(Literary Masterpieces, Volume 15)

It is hard to imagine an odder book than Neighbors. When one is imagined, however, it will probably be imagined—and written—by Thomas Berger. In a career spanning some twenty years, this underrated writer has produced ten novels of remarkable diversity. Whether consciously or not, Berger has written in several distinctive literary genres, and to each new genre he has brought a level of imagination and creativity which seems to expand the boundaries of the genre while at the same time gently satirizing the formulas into which the genre has slipped.

Berger himself has provided an explanation for this. In an interview in The New York Times Book Review he said, “I write for the purpose of providing myself with an alternative to reality.” In his career, Berger has availed himself of such fictional alternatives as the Old West, the days of King Arthur and the hard-boiled detective milieu. Berger is probably best known as the author of a book (Little Big Man) which was made into a film starring Dustin Hoffman. Arguably, Little Big Man is his best book. His other works, however, also merit reading; indeed it may be said that the totality of his literary output to date is as impressive, both quantitatively and qualitatively, as that of almost any active American writer.

Berger brings a strange but acute sensibility to his material. He is a master of the small observation, the subtle nuance, the careful shade of meaning. One must always guard against accepting things at face value, for things are often not what they seem in Berger’s work. His books abound in unexpected shifts of plot and surprising revelations of character; and, so it is with Neighbors.

What an evocative word “neighbors” is: a friendly wave of the hand while mowing the grass, a bit of casual gossip across the back hedge, a borrowed cup of sugar, a trusted watchdog and mail collector during vacations. Yet Thomas Berger has a somewhat different view. Suppose, he must have thought before writing Neighbors, all the amenities, all the polite little dishonesties that lubricate the friction in social relationships were stripped away. Suppose that all of the latent mistrust, aggression, and hostility were allowed to mingle freely and unrestrainedly with the higher impulses that usually direct our actions—thus, Neighbors.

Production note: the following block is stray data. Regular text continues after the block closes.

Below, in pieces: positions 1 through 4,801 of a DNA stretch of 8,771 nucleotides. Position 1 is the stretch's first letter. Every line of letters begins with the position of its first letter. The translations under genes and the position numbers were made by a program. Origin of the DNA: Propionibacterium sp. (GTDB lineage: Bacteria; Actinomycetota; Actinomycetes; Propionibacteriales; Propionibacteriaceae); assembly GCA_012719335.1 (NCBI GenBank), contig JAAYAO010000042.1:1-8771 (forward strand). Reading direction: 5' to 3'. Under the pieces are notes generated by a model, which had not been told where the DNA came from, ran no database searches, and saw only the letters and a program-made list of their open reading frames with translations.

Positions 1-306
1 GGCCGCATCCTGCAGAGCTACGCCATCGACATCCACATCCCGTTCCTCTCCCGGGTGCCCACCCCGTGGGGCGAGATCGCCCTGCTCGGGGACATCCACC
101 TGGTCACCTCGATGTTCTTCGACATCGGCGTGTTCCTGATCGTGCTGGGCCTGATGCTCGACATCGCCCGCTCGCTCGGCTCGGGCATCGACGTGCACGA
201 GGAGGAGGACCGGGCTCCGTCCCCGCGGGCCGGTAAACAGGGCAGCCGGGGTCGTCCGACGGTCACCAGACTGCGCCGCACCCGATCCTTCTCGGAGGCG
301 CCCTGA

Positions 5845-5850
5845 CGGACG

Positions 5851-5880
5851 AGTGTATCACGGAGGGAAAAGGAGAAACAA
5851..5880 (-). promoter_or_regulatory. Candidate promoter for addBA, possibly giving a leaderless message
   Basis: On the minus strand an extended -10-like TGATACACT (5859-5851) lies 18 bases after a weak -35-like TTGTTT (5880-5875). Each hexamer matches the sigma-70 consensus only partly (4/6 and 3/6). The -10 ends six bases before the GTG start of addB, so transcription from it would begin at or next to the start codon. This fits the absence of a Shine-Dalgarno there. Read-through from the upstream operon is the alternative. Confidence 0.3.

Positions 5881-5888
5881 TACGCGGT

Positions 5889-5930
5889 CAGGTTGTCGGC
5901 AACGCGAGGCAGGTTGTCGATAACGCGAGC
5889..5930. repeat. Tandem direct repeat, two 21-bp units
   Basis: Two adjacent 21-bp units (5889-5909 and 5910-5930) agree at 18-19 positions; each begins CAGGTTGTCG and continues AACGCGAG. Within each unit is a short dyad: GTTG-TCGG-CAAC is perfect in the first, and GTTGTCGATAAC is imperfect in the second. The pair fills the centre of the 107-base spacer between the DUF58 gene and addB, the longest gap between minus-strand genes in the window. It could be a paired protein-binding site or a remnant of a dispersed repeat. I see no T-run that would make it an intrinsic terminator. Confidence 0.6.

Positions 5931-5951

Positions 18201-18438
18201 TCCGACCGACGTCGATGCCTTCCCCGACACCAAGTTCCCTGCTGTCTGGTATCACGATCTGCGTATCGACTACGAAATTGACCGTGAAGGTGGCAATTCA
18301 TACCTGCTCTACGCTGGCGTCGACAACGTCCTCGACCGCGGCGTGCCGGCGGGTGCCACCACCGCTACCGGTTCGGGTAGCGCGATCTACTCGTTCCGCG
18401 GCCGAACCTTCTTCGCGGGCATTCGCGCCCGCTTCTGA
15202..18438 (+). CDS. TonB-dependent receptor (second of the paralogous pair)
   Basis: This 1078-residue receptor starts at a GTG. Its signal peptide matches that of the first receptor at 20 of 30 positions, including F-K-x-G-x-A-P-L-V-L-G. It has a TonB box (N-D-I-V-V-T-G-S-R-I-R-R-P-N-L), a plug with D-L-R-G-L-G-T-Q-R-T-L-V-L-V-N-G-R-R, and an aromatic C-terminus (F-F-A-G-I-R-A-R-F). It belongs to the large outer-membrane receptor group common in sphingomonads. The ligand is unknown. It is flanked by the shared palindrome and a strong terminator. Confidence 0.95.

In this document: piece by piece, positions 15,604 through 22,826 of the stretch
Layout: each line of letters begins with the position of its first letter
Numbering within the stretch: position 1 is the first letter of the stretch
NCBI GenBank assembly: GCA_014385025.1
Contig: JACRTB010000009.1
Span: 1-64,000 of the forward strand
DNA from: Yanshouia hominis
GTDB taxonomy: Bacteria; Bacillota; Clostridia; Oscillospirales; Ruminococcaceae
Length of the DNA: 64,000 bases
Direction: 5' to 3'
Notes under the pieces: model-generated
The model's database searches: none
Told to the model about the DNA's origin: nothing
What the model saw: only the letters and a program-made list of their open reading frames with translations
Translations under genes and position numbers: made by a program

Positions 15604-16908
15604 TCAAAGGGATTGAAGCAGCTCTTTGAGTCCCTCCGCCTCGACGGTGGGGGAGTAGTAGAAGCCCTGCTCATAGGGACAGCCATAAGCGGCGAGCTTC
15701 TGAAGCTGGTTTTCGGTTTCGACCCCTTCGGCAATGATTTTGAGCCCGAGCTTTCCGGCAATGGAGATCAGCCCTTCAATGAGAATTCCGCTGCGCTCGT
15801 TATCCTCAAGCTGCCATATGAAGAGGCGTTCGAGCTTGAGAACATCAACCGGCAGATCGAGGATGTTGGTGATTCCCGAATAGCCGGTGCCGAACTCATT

Earl Keese, forty-nine, and his wife Enid live in the country within commuting distance of the city. Their daughter Elaine, who is away at college, is the perfect child who honors her parents and achieves high marks and popularity at school. Earl and Enid have settled into a rather dull and smug middle-class routine. As the book opens they are making small talk about the need to invite the new neighbors over for a drink; and this is where the commonplace ends. The Keeses are soon abruptly introduced to the new neighbors, Harry and Ramona, and for the next twenty-four hours are plunged into the sort of situation comedy that might come from the pen of a “Father Knows Best” scriptwriter while in the grips of a prolonged and very bad acid trip. Events move at such a rapid-fire pace that a plot summary would be nearly the length of the book. A few random occurrences will serve as examples: Earl pushes Harry’s car over an embankment into a creek, Earl and Harry exchange...